Budget to Bring Tax and Mortgage Changes?

It’s nearly that time again when the Chancellor of the Exchequer rises to his feet to address the House of Commons to deliver the latest Budget.

This Spring announcement – set for 6 March – is earlier than typical, with a General Election looming sometime later this year, in all likelihood. The Government has to go to the polls by January 2025 at the very latest.

The news that the UK has slipped into a technical recession (two quarters of consecutive negative growth) has complicated matters for Jeremy Hunt. He will undoubtedly want to offer some kind of tax cuts to woo voters to the Conservative party, with dire opinion polling consistently putting them far behind Labour. Yet, how much wiggle room is there in the public finances, given this news on the recession?

At the Autumn Statement, some commentators had expected, judging by hints from Mr Hunt, that income tax might fall. But it was actually a 2p cut to National Insurance contributions that was the big reveal that time.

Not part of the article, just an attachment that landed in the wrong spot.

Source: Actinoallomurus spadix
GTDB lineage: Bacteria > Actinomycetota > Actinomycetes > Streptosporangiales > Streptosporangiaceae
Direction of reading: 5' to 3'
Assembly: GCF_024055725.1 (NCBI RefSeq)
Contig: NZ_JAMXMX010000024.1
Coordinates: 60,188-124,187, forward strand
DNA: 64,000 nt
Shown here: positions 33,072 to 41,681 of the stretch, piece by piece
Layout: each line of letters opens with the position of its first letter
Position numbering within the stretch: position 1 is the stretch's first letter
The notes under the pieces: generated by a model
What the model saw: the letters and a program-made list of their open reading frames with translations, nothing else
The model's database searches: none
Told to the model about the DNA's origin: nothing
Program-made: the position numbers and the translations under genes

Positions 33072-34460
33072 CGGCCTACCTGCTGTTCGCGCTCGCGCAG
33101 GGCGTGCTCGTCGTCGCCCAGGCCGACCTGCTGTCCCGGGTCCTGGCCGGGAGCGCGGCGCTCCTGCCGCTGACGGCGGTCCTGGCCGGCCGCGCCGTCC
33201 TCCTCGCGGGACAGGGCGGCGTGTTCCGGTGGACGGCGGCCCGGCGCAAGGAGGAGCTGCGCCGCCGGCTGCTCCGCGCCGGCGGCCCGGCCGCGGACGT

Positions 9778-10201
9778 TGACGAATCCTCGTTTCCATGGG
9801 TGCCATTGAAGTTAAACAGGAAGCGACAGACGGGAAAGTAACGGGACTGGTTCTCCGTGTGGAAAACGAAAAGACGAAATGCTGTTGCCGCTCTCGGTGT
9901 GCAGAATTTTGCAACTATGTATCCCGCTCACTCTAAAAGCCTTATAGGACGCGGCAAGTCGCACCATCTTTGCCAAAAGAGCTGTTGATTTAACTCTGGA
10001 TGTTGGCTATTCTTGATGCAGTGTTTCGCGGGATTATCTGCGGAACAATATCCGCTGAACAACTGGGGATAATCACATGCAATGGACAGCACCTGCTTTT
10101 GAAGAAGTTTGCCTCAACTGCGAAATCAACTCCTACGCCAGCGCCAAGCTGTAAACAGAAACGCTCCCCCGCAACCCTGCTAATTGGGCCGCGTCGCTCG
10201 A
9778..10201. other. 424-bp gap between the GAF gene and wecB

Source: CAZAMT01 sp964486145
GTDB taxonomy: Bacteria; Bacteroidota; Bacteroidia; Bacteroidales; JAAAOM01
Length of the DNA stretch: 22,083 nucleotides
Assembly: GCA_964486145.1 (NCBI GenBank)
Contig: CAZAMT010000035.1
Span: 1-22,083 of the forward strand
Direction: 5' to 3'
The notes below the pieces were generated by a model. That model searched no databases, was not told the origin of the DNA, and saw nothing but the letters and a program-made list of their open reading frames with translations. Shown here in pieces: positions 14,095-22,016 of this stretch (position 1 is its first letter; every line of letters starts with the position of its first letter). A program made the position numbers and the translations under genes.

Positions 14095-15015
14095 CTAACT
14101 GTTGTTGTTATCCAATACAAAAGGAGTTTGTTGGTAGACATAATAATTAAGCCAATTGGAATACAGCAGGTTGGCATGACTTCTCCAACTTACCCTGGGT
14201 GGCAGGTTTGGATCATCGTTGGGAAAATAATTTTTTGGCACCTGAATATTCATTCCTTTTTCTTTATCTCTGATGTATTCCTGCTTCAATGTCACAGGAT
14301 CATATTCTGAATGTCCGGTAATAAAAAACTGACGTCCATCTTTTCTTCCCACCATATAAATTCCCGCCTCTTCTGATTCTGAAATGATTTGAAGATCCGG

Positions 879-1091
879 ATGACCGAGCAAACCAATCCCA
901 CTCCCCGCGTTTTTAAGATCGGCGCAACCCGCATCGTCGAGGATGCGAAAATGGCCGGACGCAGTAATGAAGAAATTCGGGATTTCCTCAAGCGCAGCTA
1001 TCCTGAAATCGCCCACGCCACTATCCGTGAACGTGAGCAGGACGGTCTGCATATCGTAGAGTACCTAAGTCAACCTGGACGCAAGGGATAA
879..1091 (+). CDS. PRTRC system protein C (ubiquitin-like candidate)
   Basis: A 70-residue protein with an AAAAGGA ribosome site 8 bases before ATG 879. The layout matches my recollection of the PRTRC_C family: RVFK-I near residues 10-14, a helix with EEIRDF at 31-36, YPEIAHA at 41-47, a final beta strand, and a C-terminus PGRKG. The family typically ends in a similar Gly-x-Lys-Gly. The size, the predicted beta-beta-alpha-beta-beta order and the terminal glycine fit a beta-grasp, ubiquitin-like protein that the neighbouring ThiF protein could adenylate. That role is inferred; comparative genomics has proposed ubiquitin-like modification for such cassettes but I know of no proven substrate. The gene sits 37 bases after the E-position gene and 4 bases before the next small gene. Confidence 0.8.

Some analysts and political pundits are expecting that the Chancellor will announce a cut to the basic rate of income tax, despite the fact that even a 1p reduction could cost £7bn, according to the Resolution Foundation.

Yet again, Inheritance Tax changes could be on the agenda. Time after time we see speculation that there will be a significant move in this area of tax policy, but it’s failed to materialise. A complete abolition of IHT would hit the coffers to the tune of £7bn, the IFS has calculated.

Another potentially eye-catching move, would be a new policy for 99% mortgages to help first time buyers and stimulate the housing market. That is on the cards, if a Financial Times report proves to be accurate.

The OBR, an independent office monitoring government spending, will publish a report on the economy’s performance later the same day.

To watch the Budget, most mainstream UK news channels will have coverage, with it being broadcast live on the Parliament website and BBC News website. The speech is likely to begin at 12:30pm and run for around an hour.

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